It’s unlikely that reclusive poet Emily Dickinson would have wanted much fuss made over her birthday while still alive to celebrate it.
But with the lady safely ensconced in Amherst’s West Cemetery’s plot 53 for more than a century, fans can observe the day in the manner they see fit.
The Library of Congress’ Poetry and Literature Center threw in with the Folger Library in celebration of her 184th, inviting poetry lovers to the free marathon reading of her work, above (and below).
Poet Eleanor Heginbotham cited Dickinson’s letter to her editor, abolitionist Thomas Wentworth Higginson–“Are you too deeply occupied to say if my verse is alive?”–before priming the breakfast crowd on what they should expect from the 8 hour marathon:
We’re just going to have a day with no discussion beyond… And it will be frustrating that we can't ask questions, we can't stop and say, "Oh, my goodness. Let's do that one over again." We're just going to read and read and read. And from this moment on, the voice of Emily Dickinson, through those of you in this room, that's the only voice we're going to hear, and won't that be fun?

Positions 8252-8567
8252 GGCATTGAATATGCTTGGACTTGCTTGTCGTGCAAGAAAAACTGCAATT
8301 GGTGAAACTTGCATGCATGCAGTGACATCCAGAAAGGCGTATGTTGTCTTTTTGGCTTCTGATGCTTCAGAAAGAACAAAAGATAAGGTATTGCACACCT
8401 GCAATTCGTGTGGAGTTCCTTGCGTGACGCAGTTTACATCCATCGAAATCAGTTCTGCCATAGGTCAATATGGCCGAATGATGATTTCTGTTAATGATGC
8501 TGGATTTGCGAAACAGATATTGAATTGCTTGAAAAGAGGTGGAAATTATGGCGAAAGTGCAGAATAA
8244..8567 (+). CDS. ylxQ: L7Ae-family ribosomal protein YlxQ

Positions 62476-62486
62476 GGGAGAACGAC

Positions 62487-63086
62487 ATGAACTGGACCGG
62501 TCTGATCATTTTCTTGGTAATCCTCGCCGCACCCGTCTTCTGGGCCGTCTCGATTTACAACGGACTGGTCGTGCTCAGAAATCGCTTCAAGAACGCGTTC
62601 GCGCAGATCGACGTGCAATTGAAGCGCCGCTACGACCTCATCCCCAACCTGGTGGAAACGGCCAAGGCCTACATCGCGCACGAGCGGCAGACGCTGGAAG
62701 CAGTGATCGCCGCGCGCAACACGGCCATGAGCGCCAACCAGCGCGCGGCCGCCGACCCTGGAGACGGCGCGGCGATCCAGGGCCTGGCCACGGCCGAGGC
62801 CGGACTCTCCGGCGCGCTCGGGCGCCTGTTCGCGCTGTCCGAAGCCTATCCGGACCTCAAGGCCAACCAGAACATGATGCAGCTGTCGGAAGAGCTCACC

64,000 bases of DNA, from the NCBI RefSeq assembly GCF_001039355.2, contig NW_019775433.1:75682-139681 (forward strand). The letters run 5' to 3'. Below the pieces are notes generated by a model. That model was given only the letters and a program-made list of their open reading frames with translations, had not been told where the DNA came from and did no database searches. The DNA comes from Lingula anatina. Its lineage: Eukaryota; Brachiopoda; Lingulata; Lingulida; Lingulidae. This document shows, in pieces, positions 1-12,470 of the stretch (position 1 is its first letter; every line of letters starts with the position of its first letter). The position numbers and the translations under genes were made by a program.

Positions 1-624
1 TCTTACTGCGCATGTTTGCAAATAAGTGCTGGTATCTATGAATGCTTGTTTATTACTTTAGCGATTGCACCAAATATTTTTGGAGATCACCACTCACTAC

Yes, though you may want to pack a nutritious snack to keep your energy up. The reading slots were secured by means of an online sign up sheet, and while such egalitarianism is laudable, it does not necessarily confer performance chops on the inexperienced.
Naturally, there are stand outs.
All told, the volunteer readers held the podium for 8 hours, making it through 500 poems, slightly less than a third of the poet’s output.
A transcript of the event, with the readers’ names recorded before their chosen verses can be found here.
This marathon reading of Dickinson's poems will be added to our collection, 1,000 Free Audio Books: Download Great Books for Free.
Ayun Halliday is an author, illustrator, theater maker and Chief Primatologist of the East Village Inky zine. Discuss Emily Dickinson with her informally at Pete's Mini Zinefest in Brooklyn this Saturday. Follow her @AyunHalliday.